You lose any one of those players, and Kentucky or UNC still start a line-up of five players who could be in the NBA in the next two years. Losing one of them could be the difference between winning the title or not, but it probably only cost them a couple of wins while if Jae wasn’t at Marquette this year then MU is hoping for a home game in the NIT instead of being a #2 or #3 seed.

The other guy who could be better than Jae is Draymond Green of Michigan State, because I am still finalizing the adjustment for point guards and perimeter defenders, which cannot be accounted for on stats alone. I just hit the tip of the iceberg by getting a handful of the top point guards extra credit for bringing the ball up, and the top perimeter defenders for guarding away from the rim without a stat for “stops.” I am finalizing the adjustment for all teams.

The tricky part with Green is figuring out whether the new “Magic Johnson” deserves the point guard credit for Michigan State or if it should be divided with Keith Appling. And I don’t feel as good when there is something like this that requires observation, because it gets away from my forte of objective number crunching.

So I believe there are up to 7 players (Green plus the above-mentioned seven from UNC and Kentucky) who Bobby Knight or some other true student of the game might well say are “better” than Jae, but I believe so far that only Davis and possibly Green have been more valuable than Jae.

That would still make Jae Big East Player of the Year after out-dueling the great Kevin Jones, who really has noone else to go to outside of an occasional burst by Truck Bryant, on his home court. When it comes to All-American, I believe if you are picking the five most valuable players in the country then Jae is a 1st team All-American; if you are picking the best college players in American than Jae is a 2nd team All-American, and if you are picking the guys most likely to dominate at the next level then Jae isn’t on the 1st or 2nd team.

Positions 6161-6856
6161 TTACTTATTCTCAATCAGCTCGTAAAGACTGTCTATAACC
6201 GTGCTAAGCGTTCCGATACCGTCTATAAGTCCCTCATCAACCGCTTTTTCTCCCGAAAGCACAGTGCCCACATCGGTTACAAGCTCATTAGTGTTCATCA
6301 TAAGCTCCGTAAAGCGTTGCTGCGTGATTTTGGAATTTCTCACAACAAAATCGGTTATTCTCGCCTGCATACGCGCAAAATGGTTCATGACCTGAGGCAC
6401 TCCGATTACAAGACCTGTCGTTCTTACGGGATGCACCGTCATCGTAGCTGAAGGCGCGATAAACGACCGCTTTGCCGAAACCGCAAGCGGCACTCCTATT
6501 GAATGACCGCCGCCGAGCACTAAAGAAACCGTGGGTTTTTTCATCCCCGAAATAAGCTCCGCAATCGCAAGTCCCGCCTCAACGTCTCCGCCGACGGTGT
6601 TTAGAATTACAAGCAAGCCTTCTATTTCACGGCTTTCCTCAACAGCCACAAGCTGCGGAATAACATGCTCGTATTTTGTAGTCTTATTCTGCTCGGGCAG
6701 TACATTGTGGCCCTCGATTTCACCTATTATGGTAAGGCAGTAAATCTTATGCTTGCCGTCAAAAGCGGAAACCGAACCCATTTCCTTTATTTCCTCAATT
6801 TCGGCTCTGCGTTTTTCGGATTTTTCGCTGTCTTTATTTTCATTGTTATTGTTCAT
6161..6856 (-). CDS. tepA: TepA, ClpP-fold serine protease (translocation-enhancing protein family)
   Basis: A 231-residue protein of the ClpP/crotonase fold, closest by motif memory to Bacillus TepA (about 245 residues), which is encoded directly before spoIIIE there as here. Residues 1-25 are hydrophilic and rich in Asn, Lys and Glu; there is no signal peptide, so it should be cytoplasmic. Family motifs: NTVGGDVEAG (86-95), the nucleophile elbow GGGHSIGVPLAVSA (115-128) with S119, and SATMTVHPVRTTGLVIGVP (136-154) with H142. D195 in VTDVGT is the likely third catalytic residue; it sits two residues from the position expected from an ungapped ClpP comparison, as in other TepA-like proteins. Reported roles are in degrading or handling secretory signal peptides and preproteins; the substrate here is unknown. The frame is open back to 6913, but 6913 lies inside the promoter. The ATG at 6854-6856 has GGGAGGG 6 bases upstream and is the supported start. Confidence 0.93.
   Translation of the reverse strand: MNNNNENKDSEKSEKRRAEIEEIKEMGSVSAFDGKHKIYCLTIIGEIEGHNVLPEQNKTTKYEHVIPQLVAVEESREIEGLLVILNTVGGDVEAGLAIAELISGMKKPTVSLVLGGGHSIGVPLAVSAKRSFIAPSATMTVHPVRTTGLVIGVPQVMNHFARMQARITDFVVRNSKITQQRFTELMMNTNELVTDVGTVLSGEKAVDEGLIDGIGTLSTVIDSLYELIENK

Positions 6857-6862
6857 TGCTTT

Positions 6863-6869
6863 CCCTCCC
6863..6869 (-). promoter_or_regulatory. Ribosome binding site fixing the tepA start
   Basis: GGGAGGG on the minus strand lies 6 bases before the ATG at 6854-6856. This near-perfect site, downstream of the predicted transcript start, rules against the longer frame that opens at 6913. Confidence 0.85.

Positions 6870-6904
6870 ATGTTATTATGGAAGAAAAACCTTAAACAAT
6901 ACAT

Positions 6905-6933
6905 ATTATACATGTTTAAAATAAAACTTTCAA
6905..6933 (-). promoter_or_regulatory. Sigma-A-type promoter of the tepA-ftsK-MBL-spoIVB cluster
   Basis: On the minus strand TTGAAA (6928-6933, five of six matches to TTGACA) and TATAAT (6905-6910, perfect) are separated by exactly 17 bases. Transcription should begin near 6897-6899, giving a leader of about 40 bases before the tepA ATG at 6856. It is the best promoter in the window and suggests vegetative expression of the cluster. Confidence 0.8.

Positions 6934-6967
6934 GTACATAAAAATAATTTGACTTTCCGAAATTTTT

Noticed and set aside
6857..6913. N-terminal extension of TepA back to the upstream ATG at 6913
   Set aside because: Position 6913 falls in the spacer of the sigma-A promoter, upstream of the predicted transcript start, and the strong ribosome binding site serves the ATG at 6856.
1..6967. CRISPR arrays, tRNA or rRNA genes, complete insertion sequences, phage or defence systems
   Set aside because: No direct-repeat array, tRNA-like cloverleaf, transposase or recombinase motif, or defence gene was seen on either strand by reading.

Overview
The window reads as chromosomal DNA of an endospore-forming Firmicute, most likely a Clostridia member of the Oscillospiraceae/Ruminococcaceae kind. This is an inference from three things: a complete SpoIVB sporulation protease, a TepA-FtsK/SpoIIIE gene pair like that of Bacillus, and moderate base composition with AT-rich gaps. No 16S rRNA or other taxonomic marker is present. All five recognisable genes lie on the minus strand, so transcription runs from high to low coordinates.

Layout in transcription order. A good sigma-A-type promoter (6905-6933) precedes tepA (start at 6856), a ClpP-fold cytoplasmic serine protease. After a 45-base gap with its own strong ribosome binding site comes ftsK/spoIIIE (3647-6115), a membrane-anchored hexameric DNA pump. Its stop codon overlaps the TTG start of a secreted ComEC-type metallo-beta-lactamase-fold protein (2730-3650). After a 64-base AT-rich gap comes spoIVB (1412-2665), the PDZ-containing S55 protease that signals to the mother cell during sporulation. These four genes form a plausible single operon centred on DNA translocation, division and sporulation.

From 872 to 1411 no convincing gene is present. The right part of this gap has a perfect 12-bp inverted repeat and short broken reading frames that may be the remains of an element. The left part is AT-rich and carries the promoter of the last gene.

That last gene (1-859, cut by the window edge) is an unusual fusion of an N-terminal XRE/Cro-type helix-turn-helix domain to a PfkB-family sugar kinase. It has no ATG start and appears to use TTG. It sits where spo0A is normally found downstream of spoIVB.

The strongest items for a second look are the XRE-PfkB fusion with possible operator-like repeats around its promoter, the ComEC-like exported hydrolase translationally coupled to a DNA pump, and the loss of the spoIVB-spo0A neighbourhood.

Now you can’t say I’ve never written anything negative about Jae!

S-Curve: Feb 26 Update

The past few days, I've been noticing that everyone seems to be far higher on Michigan than I was. I initially felt they were being overrated, but as I saw them turning up on the 2 and 3 line in many brackets, I took a closer look at their profile, and realized that I was probably underrating them. Rather than simply giving Michigan a bump, I scrapped my old data and completely redid my bracket projection today. Rather than posting a bracket, for the time-being, I decided to use an S-Curve, as it prevented me from having to move teams up or down seed lines for match-up purposes, and at this point shows a more accurate depiction of where teams should be rated. Here's the current S-Curve:


First Four Out: UCF, South Florida, Washington, Illinois
Next Four Out: LSU, Minnesota, Miami, VCU

Red Text indicates teams that have are in as automatic qualifiers.
Purple Highlight indicates teams that are protected seeds.
Green Highlight indicates teams that will participate in at-large bid play-in games
Orange Highlight indicates teams that will participate in automatic bid play-in games

This was done to primarily reflect changes from Saturday, February 25, but also includes the USF/Cincinnati game. The Bulls are still on the outside looking in, but could get in with one more win. Saturday's action saw little change. For Marquette, the biggest change was moving up to the top 3-seed after Michigan lost. At the bottom of the bracket, Dayton and St. Joe's both move into the field, while LSU's loss dropped them, and idle Illinois also fell out of the field.

The Big East still leads the way with 9 bids, but USF could make it 10. The Big Ten slips to 7 bids, though both Illinois and Minnesota aren't far out, and the surprising Iowa Hawkeyes are also in the conversation due to 4 top-30 wins. They aren't yet on the bubble, but if the bubble had a bubble, that's where Iowa would be.

One team I look at that I think might make it in is VCU, who just moved into the "Next Four Out". Honestly, I don't think they are deserving. They have 1 top-50 win, and that's against #49 South Florida when they were missing two of their top players. But they do have a gaudy 25-6 record. The problem is that 2 of those losses came against sub-100 teams. Unless they win the auto-bid, VCU does not (and likely will not) deserve to make the field. But they didn't deserve to make the field last year, and we all saw how that worked out. Being a Selection Committee darling may play in their favor.